In trying to understand the role design can play with differing clients I’ve come to learn that often, designers are their own worst enemy. For a profession obsessed with brand, we seem to fall into the exact trap we advise our clients to stay out of: over-promising and under-delivering.
Just Who Needs an Education
Consistently the design profession waxes on about how we need to educate our clients. We need to help them understand how to harness the raw, unadulterated power of design. We talk-up what the brand can do for them and “educate” them in the ways that design can drive business or more importantly (deceptively) sales. This crash-course usually leaves out some important tid-bits, and to gum things up exponentially, it includes some things that – for those who use things like the truth – should be left out.
So, I find it always helps to give myself a gentle reminder of things I truly need to tell clients. First, design is not the brand. Design is an extension of the brand. It is a tactic of the brand. It is the way the brand communicates itself. And for the love of all that is holy, the logo is not the brand. The brand is a promise and a delivery of that promise. The value of the brand is attached to the value of the promise and it’s delivery. For something so simple, we often forget it.
I should probably give design just a bit more credit than being a tactic. A tactic sounds dirty. Like it’s a bad come-on line at a frat bar. Design lends personality and a voice to your brand and can help amplify a brand. But let's face it, if a client is full of empty promises and lack of delivery, there’s nothing to amplify.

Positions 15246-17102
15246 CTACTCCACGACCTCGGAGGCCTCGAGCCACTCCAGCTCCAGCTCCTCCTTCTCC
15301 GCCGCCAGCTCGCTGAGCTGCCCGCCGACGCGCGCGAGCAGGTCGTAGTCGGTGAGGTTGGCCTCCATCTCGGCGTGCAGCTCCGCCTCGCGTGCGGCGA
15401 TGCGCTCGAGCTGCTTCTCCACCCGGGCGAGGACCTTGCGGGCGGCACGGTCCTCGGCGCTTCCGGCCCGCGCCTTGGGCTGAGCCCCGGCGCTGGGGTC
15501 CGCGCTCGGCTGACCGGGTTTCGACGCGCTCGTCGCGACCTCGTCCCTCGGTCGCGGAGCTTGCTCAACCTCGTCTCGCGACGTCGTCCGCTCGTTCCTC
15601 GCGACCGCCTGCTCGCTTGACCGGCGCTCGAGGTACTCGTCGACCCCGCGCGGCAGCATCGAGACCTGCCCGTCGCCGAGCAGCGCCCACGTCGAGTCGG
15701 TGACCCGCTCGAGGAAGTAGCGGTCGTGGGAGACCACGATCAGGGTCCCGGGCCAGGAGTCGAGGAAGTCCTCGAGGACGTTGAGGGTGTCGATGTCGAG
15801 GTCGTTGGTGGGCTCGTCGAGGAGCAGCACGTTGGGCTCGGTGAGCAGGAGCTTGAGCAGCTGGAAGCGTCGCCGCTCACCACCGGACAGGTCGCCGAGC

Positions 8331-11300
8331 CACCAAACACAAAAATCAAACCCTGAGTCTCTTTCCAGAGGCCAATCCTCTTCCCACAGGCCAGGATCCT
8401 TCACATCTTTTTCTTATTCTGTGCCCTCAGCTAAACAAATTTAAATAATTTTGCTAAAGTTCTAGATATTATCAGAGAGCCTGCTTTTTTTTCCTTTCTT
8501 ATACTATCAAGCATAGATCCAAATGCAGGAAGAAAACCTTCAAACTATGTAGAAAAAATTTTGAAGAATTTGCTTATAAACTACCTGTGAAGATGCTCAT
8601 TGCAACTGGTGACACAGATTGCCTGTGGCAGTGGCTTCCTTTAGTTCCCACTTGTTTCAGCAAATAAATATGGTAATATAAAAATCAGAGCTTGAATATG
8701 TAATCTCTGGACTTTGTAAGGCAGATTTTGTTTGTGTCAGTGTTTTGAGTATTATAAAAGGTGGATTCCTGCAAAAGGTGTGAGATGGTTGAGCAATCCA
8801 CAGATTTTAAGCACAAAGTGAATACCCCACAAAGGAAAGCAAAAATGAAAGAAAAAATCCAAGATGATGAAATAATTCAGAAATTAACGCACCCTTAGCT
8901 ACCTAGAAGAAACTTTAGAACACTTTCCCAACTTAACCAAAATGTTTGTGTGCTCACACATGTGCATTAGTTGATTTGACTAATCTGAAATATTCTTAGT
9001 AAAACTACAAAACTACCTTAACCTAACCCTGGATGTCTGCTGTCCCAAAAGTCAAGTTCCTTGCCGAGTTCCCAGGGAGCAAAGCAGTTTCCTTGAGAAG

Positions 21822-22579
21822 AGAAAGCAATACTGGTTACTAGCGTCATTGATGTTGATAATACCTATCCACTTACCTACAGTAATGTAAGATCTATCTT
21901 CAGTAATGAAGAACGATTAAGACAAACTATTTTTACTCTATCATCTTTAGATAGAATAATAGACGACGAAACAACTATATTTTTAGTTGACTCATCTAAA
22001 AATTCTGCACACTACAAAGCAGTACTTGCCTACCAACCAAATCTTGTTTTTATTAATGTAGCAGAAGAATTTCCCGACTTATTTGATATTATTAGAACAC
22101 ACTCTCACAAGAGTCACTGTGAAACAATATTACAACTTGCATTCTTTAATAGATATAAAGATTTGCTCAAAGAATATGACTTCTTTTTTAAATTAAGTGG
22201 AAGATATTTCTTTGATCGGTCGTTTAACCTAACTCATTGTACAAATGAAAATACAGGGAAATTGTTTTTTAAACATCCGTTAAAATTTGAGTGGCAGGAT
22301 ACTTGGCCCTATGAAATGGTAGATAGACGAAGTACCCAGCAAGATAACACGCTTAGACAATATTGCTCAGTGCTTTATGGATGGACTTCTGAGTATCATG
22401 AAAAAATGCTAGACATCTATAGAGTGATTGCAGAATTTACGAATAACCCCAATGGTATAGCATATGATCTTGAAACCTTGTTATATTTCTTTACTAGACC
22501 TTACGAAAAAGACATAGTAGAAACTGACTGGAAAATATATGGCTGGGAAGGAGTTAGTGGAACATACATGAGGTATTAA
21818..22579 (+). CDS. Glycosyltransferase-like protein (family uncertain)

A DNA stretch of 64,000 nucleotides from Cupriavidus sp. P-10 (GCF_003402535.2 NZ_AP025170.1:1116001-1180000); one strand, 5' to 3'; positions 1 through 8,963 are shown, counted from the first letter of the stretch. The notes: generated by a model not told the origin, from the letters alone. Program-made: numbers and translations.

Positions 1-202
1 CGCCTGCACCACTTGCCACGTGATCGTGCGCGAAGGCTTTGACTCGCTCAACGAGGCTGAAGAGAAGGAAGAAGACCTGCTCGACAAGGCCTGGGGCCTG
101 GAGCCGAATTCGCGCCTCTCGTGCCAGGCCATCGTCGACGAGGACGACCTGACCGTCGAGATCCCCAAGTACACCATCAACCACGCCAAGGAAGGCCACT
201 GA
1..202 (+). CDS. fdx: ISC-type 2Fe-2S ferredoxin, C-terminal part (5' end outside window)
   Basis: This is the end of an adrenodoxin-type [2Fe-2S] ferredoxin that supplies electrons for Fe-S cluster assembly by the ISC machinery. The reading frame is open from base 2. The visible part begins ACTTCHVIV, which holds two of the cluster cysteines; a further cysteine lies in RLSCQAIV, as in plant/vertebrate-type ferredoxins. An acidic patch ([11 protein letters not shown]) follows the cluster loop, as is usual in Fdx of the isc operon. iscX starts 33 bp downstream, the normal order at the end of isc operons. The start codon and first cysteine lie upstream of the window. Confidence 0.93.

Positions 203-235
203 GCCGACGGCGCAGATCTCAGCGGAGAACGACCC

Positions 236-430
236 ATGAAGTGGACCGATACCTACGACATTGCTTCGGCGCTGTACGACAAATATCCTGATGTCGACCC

A Single-State Solution
There’s only one real way to go about reinforcing these basic ideas. It’s basically be honest with your clients. Be honest about what your capabilities are. Be honest about what you think is appropriate for the client. Don’t sell them a whole pie, when they only need (or are ready for) a piece. Design is a powerful tool when wielded correctly. It can have laser-like precision and enormous impact on how something is perceived and thought about. But it only works when it’s accurate and the services or products behind the design are relevant and deliver on their promise.
That we need to learn and relearn it says something about human nature I suppose. But we need to take into account that we have to be a little more vigilant in remembering what it is we do as designers. We tell he stories of clients. And we ned to be sure, first and foremost that it’s honest and relevant. Otherwise, you’re just stealing money from your clients.